In case reading that heading makes you feel dazed and confused: yes, it does mean red Riesling, and it’s not a joke. The white queen has a red sibling! Well, red… let’s make that pinkish in berry and white in the glass. But it’s rare. To my knowledge it’s been almost extinct until 2006, when a few producers in the Rheingau started to look after it.
Some people tag red Riesling with the buzz word “indigenous”, and think of it as Ur-Riesling. Well, here is a quote from Wine Grapes (Jancis Robinson’s totally fascinating and generally very thoroughly researched read about the world of grape varieties – highly recommended!): “Genetic investigation has established that the mix of berry colours in the same bunch is most likely due to complex mutations in the bud. Therefore it can’t be considered a forerunner to Riesling…” Sorry guys… But does that really matter? I don’t think so.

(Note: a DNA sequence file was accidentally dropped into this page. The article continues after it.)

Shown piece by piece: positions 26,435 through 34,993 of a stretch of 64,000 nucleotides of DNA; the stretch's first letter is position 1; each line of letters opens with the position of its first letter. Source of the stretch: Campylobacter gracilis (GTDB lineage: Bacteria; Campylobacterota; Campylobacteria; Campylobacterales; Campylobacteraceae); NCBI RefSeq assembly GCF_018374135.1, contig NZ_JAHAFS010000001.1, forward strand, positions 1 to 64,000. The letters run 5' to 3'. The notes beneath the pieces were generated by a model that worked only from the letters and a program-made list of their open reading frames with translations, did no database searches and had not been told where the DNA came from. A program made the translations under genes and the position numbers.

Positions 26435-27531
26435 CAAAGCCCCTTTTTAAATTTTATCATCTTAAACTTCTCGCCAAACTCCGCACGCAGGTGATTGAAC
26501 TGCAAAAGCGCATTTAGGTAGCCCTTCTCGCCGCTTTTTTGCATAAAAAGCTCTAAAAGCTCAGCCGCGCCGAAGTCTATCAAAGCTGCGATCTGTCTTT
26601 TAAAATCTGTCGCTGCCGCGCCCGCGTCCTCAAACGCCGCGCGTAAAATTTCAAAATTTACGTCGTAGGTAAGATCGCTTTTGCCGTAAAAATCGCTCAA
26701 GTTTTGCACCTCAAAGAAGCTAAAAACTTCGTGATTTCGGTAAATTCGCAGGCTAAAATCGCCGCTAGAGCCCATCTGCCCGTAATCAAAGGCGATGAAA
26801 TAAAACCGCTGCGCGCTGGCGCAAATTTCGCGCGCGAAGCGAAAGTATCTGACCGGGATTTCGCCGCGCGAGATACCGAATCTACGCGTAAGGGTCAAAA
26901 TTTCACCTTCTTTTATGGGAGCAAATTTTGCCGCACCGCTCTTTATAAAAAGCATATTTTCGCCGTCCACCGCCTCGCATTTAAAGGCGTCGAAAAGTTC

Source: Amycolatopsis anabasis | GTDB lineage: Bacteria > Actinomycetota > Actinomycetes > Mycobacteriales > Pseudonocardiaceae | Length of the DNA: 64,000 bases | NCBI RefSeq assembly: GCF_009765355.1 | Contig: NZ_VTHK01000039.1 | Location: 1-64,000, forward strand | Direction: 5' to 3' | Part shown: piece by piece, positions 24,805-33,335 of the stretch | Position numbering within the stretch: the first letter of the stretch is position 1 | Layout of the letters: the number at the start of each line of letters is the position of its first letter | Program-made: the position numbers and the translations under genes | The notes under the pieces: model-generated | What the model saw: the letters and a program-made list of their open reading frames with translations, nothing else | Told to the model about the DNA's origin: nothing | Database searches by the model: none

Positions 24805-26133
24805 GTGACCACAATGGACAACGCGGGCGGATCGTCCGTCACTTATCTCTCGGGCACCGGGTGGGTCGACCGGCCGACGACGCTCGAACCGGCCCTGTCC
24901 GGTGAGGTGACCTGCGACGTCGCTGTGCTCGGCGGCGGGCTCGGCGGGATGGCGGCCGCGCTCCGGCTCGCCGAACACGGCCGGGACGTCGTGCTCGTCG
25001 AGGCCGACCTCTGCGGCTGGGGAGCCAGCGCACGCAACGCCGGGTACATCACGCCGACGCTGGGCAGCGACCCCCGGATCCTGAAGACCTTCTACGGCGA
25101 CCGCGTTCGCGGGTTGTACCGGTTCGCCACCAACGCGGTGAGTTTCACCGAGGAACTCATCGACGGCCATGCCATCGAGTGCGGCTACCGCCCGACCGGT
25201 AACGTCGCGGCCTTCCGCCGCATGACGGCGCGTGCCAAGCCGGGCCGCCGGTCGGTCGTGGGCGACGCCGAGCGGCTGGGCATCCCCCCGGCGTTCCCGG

Ur or not, it adds an intriguing facet to the world of Riesling. At a recent small tasting of various Rheingau Red Rieslings, my favoured one came from Corvers-Kauter in Oestrich-Winkel. In general I would say (and I admit that that tasting was my first exposure to the white queen’s red-white sibling) that the pinkish berries yield a wine that seems to be a touch more rounded and bold than the queen, both in aroma and in texture. In the Corvers-Kauter wine in particular, the acidity sang a very seductive nordic tune, making for crystal clear freshness. Red, pink or white – this is good stuff.
If you enjoyed reading this, you might consider clicking on the button below and supporting me in my work. I’d be more than happy. Thank you.